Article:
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The 5 Best Ways To Ask For Help With Addiction
by Beth Leipholtz | ❘
How Do I Ask For Help With Addiction?
When it comes to addiction, one of the most difficult things for people to do is ask for help. In fact, asking for help can be so difficult that sometimes it seems easier to just continue living in a downward spiral rather than reach out.
For me personally, that was the case. There were many instances when I was drinking that I realized I probably needed help, but I didn’t know how to ask for it. Plus, I didn’t want to. I felt like asking for help was admitting that I had no control over my life, and I so desperately wanted to cling to feeling like I did have control. So, I just continued living the way I was, even though I was miserable. It was only once that help was forced upon me that I realized there were numerous ways in which I could have reached out when I was struggling.
If you find yourself in the same position, these are a few ways you can ask for help.
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1. Write A Letter Or An Email.
Though not the case for everyone, writing is sometimes easier than speaking, especially when it comes to asking for help. There is something about writing that allows you to collect your thoughts and organize them in a way that makes sense. Through doing so, you may even come to some new realizations about yourself and your struggles. Another benefit is that once you hit send or mail what you have written, there’s no going back. You can’t suddenly decide you don’t want help and undo your actions, and there is some relief in knowing that it’s out of your hands to an extent.
2. Ask For Help From A Medical Professional.
Because addiction is a disease, medical doctors have training in knowing what to look for and how to proceed when someone needs help. If you know you are struggling, make an appointment with your doctor, and tell them what has been going on. They’ll likely have some questions for you in order to better assist you in the next steps. Not much phases doctors, which is a comfort when admitting something that is difficult for you. Just remember that they’ve likely seen and heard it before.
3. Reach Out To Someone Online Or By Phone.
There are so many resources on the internet, including helpline numbers, chat rooms, and websites for treatment facilities. A quick Google search will likely turn up a variety of options. Sometimes, it’s easier to admit to struggling from the safety of a computer rather than face-to-face with someone, and that is perfectly OK. It’s also helpful for some people to talk to a stranger first, before talking to someone they are familiar with. There is less fear of judgment that way. When you reach out to someone online or via telephone, they are able to direct you as to what the ideal next steps are for you depending on your particular situation. Of course, it’s up to you to take those steps.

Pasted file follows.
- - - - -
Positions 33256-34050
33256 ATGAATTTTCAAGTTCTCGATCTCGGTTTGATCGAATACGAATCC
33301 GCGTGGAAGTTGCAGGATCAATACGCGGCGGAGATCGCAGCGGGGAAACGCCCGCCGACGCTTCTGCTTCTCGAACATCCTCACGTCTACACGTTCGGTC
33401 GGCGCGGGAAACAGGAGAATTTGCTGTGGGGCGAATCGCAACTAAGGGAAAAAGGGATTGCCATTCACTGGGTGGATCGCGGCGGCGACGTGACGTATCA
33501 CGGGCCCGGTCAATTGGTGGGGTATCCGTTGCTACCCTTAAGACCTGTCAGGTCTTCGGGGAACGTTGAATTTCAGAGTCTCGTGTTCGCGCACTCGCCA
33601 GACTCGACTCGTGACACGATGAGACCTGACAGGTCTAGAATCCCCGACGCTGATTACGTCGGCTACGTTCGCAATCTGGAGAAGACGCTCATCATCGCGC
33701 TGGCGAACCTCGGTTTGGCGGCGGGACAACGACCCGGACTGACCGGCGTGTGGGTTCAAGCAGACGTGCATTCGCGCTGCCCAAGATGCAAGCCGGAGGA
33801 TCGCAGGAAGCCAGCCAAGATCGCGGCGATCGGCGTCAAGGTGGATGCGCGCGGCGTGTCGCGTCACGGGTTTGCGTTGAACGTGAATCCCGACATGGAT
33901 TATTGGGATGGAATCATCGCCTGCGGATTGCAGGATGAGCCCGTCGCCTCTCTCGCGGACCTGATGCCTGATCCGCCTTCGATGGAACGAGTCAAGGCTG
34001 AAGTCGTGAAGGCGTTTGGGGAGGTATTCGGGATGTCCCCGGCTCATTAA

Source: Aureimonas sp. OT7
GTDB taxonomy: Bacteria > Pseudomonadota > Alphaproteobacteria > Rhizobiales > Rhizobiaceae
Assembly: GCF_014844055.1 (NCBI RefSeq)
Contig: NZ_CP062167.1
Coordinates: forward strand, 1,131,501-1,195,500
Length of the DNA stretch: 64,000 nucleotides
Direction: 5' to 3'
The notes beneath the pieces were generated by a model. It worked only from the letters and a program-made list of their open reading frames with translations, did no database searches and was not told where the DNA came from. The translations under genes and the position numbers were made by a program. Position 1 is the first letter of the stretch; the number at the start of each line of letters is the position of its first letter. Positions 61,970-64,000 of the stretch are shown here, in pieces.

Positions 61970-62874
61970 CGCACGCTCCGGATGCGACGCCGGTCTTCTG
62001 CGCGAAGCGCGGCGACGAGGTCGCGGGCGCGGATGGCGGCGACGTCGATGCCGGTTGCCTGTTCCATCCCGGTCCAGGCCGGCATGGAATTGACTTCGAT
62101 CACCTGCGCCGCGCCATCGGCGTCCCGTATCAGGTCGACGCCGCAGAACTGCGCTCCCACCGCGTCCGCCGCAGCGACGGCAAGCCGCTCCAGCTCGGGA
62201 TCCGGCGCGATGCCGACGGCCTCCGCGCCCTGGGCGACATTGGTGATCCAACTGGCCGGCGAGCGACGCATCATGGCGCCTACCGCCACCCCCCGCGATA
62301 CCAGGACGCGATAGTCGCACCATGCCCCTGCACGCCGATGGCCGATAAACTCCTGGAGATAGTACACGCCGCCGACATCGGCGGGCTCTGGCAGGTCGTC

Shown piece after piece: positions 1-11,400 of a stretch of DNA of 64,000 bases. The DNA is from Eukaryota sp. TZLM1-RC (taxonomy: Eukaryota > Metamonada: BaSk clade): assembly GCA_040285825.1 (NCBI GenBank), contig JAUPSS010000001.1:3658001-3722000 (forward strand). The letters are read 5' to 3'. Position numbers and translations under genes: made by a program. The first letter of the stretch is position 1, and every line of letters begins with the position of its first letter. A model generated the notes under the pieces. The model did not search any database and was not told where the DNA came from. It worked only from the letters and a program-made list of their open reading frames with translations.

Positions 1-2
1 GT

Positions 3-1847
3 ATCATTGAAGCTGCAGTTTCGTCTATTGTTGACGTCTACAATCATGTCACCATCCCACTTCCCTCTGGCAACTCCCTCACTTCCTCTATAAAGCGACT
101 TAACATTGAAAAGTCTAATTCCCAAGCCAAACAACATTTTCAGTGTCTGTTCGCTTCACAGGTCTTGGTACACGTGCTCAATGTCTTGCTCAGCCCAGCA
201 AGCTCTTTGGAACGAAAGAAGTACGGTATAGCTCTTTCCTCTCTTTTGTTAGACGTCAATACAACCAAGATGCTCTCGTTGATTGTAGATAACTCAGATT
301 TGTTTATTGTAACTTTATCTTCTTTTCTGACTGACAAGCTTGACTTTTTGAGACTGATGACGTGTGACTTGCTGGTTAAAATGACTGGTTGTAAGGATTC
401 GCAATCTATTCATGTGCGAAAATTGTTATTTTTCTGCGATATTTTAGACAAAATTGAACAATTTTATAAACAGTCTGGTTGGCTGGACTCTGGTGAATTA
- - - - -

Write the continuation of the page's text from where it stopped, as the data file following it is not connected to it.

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4. Look For Someone Who Has Been Through The Same Thing.
There is no one who has better advice than someone who has been through a struggle similar to yours and has come out the other side. These people are often more than willing to talk to you and try to understand your position. They likely remember what it was like to be where you are and will do what they can to ease your fears. You can ask them what worked for them and try to determine whether the same course of action would work well for you.
5. Talk To Someone You Trust Greatly.
Most people have someone in their life that they know they can talk to about anything. If you have this person, turn to them. Even if they have no personal experience with addiction, they are a listening ear and can help you make sense of what is going on. There is comfort in knowing you have someone on your side and someone who will be there through the hard parts of life.
Not everyone struggling with addiction will be able to ask for help because the truth is that sometimes it is just too hard. The good news is that even if you can’t seek out help, help sometimes still finds its way to you. If you have any desire to reach out for help, do so. Chances are you will feel like a huge weight has been lifted and that you have taken steps in the right direction.
Beth is a Minnesota girl who got sober at age 20. In her day-to-day life, she works as a reporter at the local newspaper. Her passions are writing about recovery at Lifetobecontinued.com, doing graphic design, and spending time with her boyfriend and three dogs. She hopes her writing can bring clarity to other young people struggling with addiction and let them know they are far from alone.
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